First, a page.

A Building for the Whole City: Amorepacific Headquarters in Seoul
In 2009, David Chipperfield Architects won the competition by invitation to build the headquarters of South Korea’s largest cosmetics company, Amorepacific. In the disorderly sea of buildings that is Seoul, this new structure sends a clear signal: it is nearly cube-shaped, at 100 metres just a bit taller than it is wide. The upper storeys are graced with three rooftop gardens that open onto the city like huge windows.
These openings have more than a symbolic character, as Christoph Felger of David Chipperfield accentuates. “We are convinced that a structure of this scale and significance for urban space – after all, we are talking about 220,000 m² of total floor area – carries an inherent social responsibility. So we asked ourselves: Can such a large headquarters building also be a public building?”
The competition foresaw, apart from offices, primarily commercial spaces for the lower levels. “Nowadays, unfortunately, that is the general image of ‘public space’, which reduces both the public and public space to purely mercantile constructs,” says Felger. But it did not end there: “Working with the client over the course of the planning, we were able to come to the decision to do completely without commercial spaces on the ground floor and to devote them entirely to leisure, or the experience of beauty, knowledge and coming together.”
Today, when visitors enter the building they find small exhibition spaces, the foyer to a museum and a library. Two tea shops and a flower shop are also there, but “ these stores do not have to generate a profit. They are there simply to bring people enjoyment and beauty,” comments Christoph Felger.
The opening onto the city has a large-format, urban-planning component. “You could think someone was playing God in Korea. I have seldom seen so many major, primarily construction-based changes and interferences not only concerning urban structures, but also involving the ground surface, as I saw in the eight years that we worked in Seoul,” reports Christoph Felger. A positive aspect: in a few years, a large U.S. Army barracks located just east of the Amorepacific building is to be repurposed as Seoul’s largest nature park. “Then our building will become a sort of gatehouse for the new, extensive natural space. This is why we wanted to integrate the presence of nature into our concept right from the start. The idea of the rooftop gardens came from this later on,” says Christoph Felger.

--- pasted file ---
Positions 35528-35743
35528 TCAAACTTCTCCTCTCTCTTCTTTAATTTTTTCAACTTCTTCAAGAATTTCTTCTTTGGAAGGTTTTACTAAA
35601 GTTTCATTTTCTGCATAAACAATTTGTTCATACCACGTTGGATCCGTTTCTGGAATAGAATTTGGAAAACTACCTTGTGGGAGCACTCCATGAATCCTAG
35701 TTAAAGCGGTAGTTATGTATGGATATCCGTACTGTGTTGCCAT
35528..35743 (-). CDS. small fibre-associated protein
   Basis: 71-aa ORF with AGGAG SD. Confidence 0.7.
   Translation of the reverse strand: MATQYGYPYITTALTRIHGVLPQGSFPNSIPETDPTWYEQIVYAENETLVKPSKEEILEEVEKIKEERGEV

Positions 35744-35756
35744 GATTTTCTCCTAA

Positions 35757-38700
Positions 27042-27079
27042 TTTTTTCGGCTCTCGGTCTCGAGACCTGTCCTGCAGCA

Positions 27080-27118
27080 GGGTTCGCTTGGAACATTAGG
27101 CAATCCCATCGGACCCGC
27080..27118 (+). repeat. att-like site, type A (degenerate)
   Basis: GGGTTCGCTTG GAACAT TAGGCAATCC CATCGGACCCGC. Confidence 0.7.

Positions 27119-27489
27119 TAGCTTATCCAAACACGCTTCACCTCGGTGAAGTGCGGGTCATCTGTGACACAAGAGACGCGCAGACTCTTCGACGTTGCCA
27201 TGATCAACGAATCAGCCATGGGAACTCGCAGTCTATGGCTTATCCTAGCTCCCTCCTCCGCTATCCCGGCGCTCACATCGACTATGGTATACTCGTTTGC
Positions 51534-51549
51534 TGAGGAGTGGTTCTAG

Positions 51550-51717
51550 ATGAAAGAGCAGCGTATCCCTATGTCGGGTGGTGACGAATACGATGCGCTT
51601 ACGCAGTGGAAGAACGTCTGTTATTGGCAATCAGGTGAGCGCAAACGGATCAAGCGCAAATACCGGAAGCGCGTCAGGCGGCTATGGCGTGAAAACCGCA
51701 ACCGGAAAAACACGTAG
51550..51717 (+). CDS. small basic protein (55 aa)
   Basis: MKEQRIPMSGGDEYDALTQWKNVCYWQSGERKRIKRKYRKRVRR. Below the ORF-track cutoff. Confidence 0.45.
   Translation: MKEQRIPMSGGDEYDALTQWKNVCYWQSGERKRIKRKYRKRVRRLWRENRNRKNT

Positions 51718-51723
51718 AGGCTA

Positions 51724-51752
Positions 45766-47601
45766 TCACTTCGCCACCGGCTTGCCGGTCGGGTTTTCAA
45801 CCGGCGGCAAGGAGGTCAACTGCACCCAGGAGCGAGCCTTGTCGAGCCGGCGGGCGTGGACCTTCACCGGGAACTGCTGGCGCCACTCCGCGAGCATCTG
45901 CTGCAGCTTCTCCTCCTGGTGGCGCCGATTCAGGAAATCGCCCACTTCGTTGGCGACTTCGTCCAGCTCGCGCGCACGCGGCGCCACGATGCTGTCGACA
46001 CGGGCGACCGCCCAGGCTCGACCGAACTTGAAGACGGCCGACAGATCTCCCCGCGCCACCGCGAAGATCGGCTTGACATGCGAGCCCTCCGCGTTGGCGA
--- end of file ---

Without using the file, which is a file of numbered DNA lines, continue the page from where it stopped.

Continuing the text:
The courtyard structure will also promote public accessibility to the base of the building. Classic skyscrapers, explains Felger, are fundamentally anti-urban creations. In the area where they meet the ground, we usually find escape stairways, entrances to underground parkades, receiving docks and prestigious reception areas. “There is little or no contiguous space for public use.”
The architects wanted to avoid this problem. “Instead of a skyscraper concept with a central access core, we started with the idea of a low, broad building. We cut a courtyard into this building in order to distribute the access decentrally over four cores in the corners. Furthermore, the courtyard concept enabled us to let daylight into the building in conjunction with the three large side openings in the cube.”
What characteristics of the local climate have left their mark on the design? Christoph Felger comments: “Above all, it was the extreme differences in climate between very hot, humid summers and very cold, dry winters. But what is known as the yellow season, which occurs in April or May and is caused by sandstorms in Mongolia that darken the sky to a yellowish shade for several days, cannot be underestimated. This is why in South Korea, it is better to do without external, motor-driven elements on building façades.”
The elliptical aluminum strips, which cover the entire edifice with the exception of the ground floor, are immovable. This solution is constructively simple, but according to Christoph Felger it also provides effective shading and light guidance, as the building is set at 45 degrees to the north-south axis.
The façade represents a significant component of the sustainability concept that has achieved LEED gold certification for the building. “It was at least just as important to gather our considerations of various aspects into a holistic approach,” says Felger. “This included urban development – the clear, simple form and the raised ground floor – the architecture – the courtyard, the horizontal delimitation, the large openings which give the building its scale, the ceiling-high windows with the sunshades in front of them – as well as our considerations of well-being, which led to the planted rooftop gardens as social spaces, among other features. All these factors influenced each other right from the early stages of the planning process.”
The Amorepacific building was the first South Korean commission for David Chipperfield Architects. Will others follow? “So far, we have not received any inquiries. It will probably be difficult to plan and build anything else of such high quality. Above all, it will be difficult to find another client who is as smart and perspicacious,” says Christoph Felger, who uses terms such as “rough and quite ruthless” to describe the South Korean building industry. “Without the protection of a ‘patron’, in our case the owner of the company, we as foreign architects would not have lasted long as, for example, quality controllers in the building process. That was an absolute exception, a wish explicitly expressed by the client that was carried out against the will of the local partners and enterprises. In other words, he was our guardian angel. I don’t know whether we will find a guardian angel again. But I would certainly hope so.”
Christoph Felger is a partner and design director at David Chipperfield Architects Berlin.